Q1: It’s home race time. Can you count the number of times you’ve given interviews about the Russian GP?
Kvyat: Impossible to count – hundreds? I have talked about it a lot, but it’s the same for any driver: The home race is always the busiest. So, what do you want to know about – the track?
Q2: Well, last year we couldn’t talk about it, as no one had driven on the finished product before. So what did you make of it?
Kvyat: I would describe it as a classic modern-style track. But what’s really important is that there is quite a lot of room for overtaking, which usually makes for good racing. It does have some quite interesting, quite unusual sections. There are some challenging braking areas, in Turn 13 for example. Also Turn 4 is quite tough. I would characterize it as a very technical circuit. It probably doesn’t really have a standout, balls-out corner. It really does make you think a lot and it takes some time to work out the best way round it. Having said that, it’s my home race and I enjoy it a lot. The atmosphere last year was fantastic. There were so many fans giving me support. It really feels awesome to be there.
Q3: Last year, with Toro Rosso, you had a great qualifying, but the race didn’t quite work out did it?
Kvyat: Yeah, qualifying was great [Dany was fifth on Saturday] but the race was just – how can I say this? – well, it was crap. We had problems with fuel consumption during the race, and it was just a really disappointing day. I’m hoping we will be able to give the fans there something more to cheer about this year.
Q4: Does all the attention at a home race mean it’s harder to concentrate on the job in hand? Do you struggle to find some headspace to focus on the race?
Kvyat: In a way it’s true. Sometimes you do get some strong attention, but that’s part of the game, and what you have to take from it is that the attention comes from the fact that perhaps you have been doing something good, which is a positive.
You have to understand that the fans are coming out to support you and that is something quite special. I’m happy to have the attention. It gives you a bit of a lift.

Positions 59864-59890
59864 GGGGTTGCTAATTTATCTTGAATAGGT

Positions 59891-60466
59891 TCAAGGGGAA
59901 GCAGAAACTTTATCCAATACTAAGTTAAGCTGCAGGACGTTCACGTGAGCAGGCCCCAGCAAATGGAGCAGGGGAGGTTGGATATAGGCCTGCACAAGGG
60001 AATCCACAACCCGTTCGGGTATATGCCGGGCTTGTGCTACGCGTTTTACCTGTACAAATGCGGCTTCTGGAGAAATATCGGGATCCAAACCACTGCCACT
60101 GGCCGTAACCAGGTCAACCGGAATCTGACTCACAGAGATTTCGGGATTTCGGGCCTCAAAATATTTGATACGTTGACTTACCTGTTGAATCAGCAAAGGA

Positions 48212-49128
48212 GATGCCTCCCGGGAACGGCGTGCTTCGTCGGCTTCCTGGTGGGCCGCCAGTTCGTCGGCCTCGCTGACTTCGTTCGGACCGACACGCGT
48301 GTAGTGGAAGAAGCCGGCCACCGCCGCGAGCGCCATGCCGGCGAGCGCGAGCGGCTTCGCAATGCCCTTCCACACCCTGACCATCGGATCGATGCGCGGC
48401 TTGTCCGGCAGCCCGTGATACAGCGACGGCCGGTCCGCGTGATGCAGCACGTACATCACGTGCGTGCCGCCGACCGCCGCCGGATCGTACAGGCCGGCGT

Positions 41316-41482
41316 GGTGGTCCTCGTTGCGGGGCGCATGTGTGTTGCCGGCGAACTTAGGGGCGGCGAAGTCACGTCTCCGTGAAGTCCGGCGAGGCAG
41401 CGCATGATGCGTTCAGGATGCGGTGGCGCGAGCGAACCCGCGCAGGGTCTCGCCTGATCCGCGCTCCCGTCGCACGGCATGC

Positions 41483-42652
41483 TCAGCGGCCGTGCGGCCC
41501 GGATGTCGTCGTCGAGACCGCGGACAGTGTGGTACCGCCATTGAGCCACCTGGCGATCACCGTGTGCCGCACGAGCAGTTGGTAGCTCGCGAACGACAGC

Q1: You’ve raced in every grand prix at the Sochi Autodrom. What do you think about it?
Ricciardo: The organizers have done a really good job with the facilities; everything is top notch. They’ve put in really good grandstands around the stadium section for fans, and that generates a good atmosphere. But in the car it’s 90-degree corner – straight 90-degree corner, straight – so in terms of driver satisfaction it’s a little flat.
Q2: How about Sochi itself?
Ricciardo: Oh yeah, surprising! Really liked the beach. But I would say that, wouldn’t I?
Q3: At the start of the year, Dany laughed himself silly when he saw your workload in Melbourne. Time for revenge?
Ricciardo: Definitely. I’m looking forward to putting my feet up and letting him do the heavy lifting.
Q4: Any advice for your teammate?
Ricciardo: Take a deep breath and hold on – and don’t look too far ahead at the schedule. Take each event as it comes, and before you know it you’ll be through it and strapping into the car. Also, don’t make too much noise in the hotel when you’re leaving in the mornings. I’m planning to have a lie in. Before a swim.
The Human Challenge in F1: Pyry Salmela before the Russian GP
Go behind the scenes of the Russian GP with Daniil Kvyat’s trainer to see how he prepares for his home race.